HES ‘Family Reading Night’ draws 2/3 of students, families


Pig (Rod Just), Rooster (Keli Chisholm), Iguana (Evan Yoder) and Turtle (Lenna Knoll) get ready to prepare a wonderful strawberry shortcake during their ?Family Reading Night? station.<p>

It was a night for ?leaping? into literature at the 2008 HES Family Reading Night.

Family and friends gathered at Hillsboro Elementary School on Tuesday, March 11, to share in the Leap Year reading celebration.

Students and their families were treated to a night of books, games, prizes, food, laughter and fun.

Before beginning the traditional station activities, families watched a video chosen in honor of the presidential election year.

Fifth-grade teachers and students were the stars of the video, ?My Teacher For President,? based on the book by Kay Winters. In the video, students gave examples of how their teachers would be good candidates for president. Channel 45 will be airing the video soon.

After the conclusion of the video, families were dismissed to the following stations:

  • ?Where are all your true books?? Nonfiction has grown by leaps and bounds, and fourth-grade teacher Maura Wiebe told students and parents why nonfiction is so popular at the HES library, as well as to show them some of the newest nonfiction books available there.

  • ?Hop in and read.? Fami?lies were allowed to ?leap into literature? as they read some old favorites and previewed new nonfiction materials.

  • ?Dex: The Heart of a Hero.? Dex, a dachshund, is tired of being bullied because of his size. Working hard to overcome his fears, he becomes ?faster than a rolling ball, stronger than the toughest cowhide, and able to leap tall fences in a single bound?.? After hearing this story read by fifth-grade teacher Claire Overstake, students were ready to try their hand at being a superhero like Dex by maneuvering through an obstacle course to save a cat in a tree.

  • ?Cook-a-Doodle-Doo.? In this story, Little Red Hen?s grandson Rooster?played by preschool teacher Keli Chisholm?is following in his great-grandmother?s footsteps. He?s leapt into the kitchen to try a new recipe. But unlike his great-grandmother, he has help making it.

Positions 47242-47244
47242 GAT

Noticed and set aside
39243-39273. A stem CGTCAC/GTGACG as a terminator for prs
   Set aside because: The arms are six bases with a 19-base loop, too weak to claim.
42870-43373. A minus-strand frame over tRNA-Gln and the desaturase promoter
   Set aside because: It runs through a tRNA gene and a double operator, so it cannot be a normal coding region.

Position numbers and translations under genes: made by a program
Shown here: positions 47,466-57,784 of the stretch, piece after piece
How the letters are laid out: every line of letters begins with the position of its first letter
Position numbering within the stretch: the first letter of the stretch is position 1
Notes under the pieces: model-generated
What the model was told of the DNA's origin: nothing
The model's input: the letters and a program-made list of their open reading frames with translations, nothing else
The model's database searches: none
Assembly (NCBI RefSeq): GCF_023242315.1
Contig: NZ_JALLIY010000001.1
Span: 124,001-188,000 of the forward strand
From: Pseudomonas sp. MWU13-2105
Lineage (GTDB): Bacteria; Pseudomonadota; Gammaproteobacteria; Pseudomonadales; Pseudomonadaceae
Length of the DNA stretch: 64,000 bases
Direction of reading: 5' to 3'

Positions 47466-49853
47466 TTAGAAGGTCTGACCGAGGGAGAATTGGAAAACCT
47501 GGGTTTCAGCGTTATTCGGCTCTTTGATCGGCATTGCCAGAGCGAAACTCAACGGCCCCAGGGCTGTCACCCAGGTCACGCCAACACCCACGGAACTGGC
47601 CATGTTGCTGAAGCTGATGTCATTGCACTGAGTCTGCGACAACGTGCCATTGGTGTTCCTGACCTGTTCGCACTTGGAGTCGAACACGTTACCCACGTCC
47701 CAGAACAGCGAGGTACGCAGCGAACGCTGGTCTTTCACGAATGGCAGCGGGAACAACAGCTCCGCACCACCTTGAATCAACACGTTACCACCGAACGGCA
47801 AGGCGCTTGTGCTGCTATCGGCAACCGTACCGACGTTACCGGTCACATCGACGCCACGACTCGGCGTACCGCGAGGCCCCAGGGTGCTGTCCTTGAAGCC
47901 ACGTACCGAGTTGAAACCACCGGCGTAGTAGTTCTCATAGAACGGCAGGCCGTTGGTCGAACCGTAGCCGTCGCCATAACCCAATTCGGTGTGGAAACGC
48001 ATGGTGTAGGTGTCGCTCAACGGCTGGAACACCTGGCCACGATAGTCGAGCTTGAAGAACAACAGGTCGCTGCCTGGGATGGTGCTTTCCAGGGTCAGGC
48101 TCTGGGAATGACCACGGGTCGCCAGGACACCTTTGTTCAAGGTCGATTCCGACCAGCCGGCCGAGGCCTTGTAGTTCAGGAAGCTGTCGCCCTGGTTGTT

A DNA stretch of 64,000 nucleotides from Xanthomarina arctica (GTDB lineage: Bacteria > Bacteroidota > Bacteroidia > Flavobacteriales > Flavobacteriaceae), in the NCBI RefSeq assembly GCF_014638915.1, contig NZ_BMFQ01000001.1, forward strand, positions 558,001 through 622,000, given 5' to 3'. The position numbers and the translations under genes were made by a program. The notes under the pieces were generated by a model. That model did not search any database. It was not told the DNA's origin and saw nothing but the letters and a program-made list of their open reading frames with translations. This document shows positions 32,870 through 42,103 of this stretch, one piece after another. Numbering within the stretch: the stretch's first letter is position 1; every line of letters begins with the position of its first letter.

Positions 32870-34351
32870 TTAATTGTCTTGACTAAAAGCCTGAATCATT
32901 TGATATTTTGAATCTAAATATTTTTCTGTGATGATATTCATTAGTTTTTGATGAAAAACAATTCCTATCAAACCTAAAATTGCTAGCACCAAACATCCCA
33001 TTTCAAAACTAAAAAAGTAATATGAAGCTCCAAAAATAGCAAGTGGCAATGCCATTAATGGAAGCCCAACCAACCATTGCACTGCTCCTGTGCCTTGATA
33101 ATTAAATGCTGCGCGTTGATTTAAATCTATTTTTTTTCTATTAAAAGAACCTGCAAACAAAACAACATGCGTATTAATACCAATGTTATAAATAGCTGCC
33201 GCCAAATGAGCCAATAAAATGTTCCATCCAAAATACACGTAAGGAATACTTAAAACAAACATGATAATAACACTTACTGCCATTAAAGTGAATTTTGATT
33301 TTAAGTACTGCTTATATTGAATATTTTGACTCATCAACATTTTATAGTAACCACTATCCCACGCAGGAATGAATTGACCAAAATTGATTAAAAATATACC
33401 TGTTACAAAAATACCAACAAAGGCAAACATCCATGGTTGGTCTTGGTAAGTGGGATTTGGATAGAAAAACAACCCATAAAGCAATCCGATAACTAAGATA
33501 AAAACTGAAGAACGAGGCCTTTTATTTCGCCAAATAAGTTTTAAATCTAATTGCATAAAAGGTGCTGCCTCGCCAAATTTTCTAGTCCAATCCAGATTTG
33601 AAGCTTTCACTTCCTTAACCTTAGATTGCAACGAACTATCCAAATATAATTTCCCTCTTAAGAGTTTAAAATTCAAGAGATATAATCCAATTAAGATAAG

His helpers were played by pig (third-grade teacher Rod Just), iguana (principal Evan Yoder), and turtle (third-grade teacher Lenna Knoll). Despite some difficulties in cooking know-how, the four manage to create an awesome strawberry shortcake.

    After the skit, students created their own strawberry shortcakes out of cookies, frosting and berry fruit chews with the help of ?Chef Martha? (first-grade teacher Julie Linnens), who was brought back by popular demand.

  • ?I Wanna Iguana.? Leaping at the chance to own his friend?s iguana, Alex writes letters to convince his mom he needs it as a pet. His mom writes letters to convince him he doesn?t.

    When the families finished hearing both sides of the story, narrated by fifth-graders Grant Knoll and Madison Klein, they were allowed to explore three ?letter writing? sites on the computer. The sites can be found on the USD 410 Web site under the elementary page.

  • ?Book Character Bingo.? Clifford, Junie B., Captain Underpants were among the many main characters in the Bingo game. Students and family members leaped with joy when they found five characters in a row on their game board. Prizes awarded to the lucky winners included books, posters, bookmarks, sports cards and candy.

To conclude the evening, parents went back to the gym to watch several fifth-graders perform the skit, ?Skippyjon Jones? by Judy Schachner. The story is about a Siamese cat who thinks he is a Chihuahua and has an overactive imagination.

Three grand-prize boxes of pop, candy, popcorn and books for people of all ages were given away after the skit.

Two-thirds of the HES student body and their families attended the event, making for a packed house. Michelle Berens? afternoon kindergarten class had the highest attendance with 91 percent, earning a class pizza party.

?I think it is very impressive that 66 percent of our elementary families would stay out a little later on a school night to show their children the value of reading,? said Sandy Arnold, librarian. ?That says a lot for our community about its priorities and its emphasis on education.?

Arnold said without the support and involvement of teachers, staff and administration, the annual Family Reading Night wouldn?t be possible.

?These nights would not be possible, or nearly as successful, without the teachers and staff who are so willing to volunteer their time, effort and craziness,? she said. ?They deserve the credit for making this night fun and successful.?

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